Tuesday, December 23, 2008

Uh ?

I’m not hard of hearing, just very slow to respond in most cases … except for that memorable time when I heard someone drop a small coin on the pavement in Brighton one afternoon, across six lanes of traffic in the Steine.

So I was surprised, whilst walking along genteel-urban brick-semi Lavender Gardens by Clapham Common one recent Sunday morning this December, to hear the sudden squeak of soft shoes on polished wood, and the thwack of willow bat on leather ball, followed by a gymnasium-nal echo, the character of which somehow placed the sound’s origin in a large subterranean interior.

I retraced my steps and peered over the low wall of a particularly smart double-breasted private house, and looked down with some astonishment through a large thick plate glass sky light on to an indoor cricket pitch, with nets !

And that set me thinking back to two other very odd auditory experiences from long ago.

The job centre at Chippenham once sent me to work with some geologists who were searching for natural gas beneath the Cotswolds. In a windswept field near Long Newton, we stood at the halfway point of a double line of microphones that had been set in the ground on short steel spikes and were connected by miles of cable to an oscilloscope/tracer in a cabin on a trailer.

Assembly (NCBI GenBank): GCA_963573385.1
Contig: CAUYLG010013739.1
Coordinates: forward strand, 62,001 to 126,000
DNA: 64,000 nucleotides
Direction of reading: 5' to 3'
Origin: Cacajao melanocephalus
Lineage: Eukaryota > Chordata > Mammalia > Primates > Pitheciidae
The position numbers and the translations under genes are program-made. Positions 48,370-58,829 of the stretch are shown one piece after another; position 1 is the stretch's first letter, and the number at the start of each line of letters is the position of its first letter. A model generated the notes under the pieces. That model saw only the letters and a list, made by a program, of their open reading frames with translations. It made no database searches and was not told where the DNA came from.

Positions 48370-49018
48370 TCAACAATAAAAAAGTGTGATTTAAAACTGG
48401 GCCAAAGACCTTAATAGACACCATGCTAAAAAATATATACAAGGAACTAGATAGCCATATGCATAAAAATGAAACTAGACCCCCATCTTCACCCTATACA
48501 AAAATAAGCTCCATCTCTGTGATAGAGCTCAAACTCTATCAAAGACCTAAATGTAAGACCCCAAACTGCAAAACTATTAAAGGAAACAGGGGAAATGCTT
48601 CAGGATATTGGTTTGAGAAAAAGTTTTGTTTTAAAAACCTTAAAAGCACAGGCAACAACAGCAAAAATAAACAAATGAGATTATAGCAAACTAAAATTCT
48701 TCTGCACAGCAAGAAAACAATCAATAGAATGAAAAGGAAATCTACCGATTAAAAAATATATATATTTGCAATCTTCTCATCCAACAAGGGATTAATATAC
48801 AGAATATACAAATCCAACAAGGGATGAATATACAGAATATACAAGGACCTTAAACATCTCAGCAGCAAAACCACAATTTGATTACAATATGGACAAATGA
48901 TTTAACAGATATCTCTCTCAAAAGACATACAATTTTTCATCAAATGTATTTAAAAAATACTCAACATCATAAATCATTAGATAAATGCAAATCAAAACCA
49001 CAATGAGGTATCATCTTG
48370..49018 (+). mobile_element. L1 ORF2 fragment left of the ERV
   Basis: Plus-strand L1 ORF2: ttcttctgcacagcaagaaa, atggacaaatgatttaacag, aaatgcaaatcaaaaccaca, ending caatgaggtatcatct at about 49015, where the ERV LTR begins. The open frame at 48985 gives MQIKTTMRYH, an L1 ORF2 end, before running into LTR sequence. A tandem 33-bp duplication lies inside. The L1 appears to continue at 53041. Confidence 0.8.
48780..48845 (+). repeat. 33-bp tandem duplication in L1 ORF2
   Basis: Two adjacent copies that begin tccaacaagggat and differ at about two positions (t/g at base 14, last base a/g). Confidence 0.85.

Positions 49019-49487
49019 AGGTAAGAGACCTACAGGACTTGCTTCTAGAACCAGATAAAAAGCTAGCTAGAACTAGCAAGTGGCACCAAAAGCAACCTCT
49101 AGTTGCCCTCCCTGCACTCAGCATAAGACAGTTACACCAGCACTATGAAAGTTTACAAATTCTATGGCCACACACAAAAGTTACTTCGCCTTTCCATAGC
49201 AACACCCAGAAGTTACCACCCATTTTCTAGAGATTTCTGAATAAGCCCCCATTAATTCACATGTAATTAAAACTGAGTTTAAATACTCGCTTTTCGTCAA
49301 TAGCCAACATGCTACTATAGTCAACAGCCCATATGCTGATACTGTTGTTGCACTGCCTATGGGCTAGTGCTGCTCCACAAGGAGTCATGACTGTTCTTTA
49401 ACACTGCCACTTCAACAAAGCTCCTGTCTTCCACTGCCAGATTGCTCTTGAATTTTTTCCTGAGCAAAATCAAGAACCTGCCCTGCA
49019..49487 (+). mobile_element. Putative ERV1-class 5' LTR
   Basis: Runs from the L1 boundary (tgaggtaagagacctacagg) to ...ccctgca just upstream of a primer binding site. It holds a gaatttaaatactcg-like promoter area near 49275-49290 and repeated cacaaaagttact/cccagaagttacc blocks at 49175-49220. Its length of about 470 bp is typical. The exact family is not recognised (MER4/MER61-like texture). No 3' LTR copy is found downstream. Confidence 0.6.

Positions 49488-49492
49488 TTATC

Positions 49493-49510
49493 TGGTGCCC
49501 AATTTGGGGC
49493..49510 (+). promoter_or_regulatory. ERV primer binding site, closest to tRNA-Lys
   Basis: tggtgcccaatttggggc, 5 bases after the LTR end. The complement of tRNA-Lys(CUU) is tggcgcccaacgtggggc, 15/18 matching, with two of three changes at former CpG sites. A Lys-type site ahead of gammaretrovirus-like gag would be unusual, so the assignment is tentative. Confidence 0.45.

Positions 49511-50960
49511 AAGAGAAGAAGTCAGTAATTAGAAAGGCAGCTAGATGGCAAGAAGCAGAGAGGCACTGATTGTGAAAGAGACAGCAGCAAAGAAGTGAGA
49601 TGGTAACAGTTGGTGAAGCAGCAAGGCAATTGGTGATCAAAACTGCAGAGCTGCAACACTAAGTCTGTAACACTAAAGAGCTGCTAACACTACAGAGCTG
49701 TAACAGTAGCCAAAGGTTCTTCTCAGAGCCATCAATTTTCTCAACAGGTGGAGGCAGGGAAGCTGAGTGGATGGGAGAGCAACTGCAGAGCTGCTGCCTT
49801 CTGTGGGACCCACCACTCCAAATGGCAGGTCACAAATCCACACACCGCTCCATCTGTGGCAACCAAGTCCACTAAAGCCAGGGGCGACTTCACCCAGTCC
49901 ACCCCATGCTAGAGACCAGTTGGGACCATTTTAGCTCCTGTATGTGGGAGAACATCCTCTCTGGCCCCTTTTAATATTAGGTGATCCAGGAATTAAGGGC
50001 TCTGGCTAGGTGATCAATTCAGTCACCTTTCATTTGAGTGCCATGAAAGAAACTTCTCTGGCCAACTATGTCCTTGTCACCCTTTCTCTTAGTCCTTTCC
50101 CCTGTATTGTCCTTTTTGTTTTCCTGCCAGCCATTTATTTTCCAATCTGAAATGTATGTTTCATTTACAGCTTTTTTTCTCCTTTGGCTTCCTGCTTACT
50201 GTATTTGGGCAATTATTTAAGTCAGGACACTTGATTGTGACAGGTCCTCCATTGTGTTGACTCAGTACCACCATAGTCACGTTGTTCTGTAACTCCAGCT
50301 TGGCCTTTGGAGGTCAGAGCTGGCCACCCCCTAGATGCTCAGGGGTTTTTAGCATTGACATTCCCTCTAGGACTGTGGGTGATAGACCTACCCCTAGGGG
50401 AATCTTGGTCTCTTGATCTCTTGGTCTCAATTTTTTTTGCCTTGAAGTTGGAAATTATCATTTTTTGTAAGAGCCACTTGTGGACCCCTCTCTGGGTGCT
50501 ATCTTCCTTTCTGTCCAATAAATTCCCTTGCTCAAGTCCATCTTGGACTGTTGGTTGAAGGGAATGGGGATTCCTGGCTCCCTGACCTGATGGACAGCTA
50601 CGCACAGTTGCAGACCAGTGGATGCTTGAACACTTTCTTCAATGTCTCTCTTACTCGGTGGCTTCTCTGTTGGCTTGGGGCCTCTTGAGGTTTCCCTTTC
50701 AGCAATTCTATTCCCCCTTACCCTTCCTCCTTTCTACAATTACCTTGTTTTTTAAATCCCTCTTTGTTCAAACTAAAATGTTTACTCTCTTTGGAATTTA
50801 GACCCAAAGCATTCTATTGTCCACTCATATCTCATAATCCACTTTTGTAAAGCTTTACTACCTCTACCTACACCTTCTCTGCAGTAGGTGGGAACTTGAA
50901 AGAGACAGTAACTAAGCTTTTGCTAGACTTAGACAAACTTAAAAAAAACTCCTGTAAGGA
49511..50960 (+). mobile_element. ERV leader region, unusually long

A few yards away, a deep hole had been bored in to the porous waterlogged bedrock, and a charge of dynamite had been sealed into it. When the charge was set off there was hardly any sound, but I found myself running away instinctively because the ground had already trembled beneath our feet seconds before a great geyser of muddy water and stones shot into the air beside us.

I realised later that I’d begun to run even before being conscious of the explosion … I can only suppose it was a reflex action being processed in the brain’s core or limbic system.

And another time, cycling along near Hove sea front on a dark windy night, ( no, really, it was ! ) just as I passed a large perforated manhole cover, the air around me seemed to swirl suddenly and a profoundly deep echoing sound issued from the drain that enveloped me somehow, and seemed for all the world to suggest I was being swallowed whole within the gullet of some vast satanic monster. Helplessly, I felt a wave of tingling panic rushing over my skin.

Seconds later, reason told me there was a very large storm drain that runs for miles very deep beneath the street, and that the rising and falling of the sea would first force, and then draw, tons of water and air through it in time to the rhythm of the waves.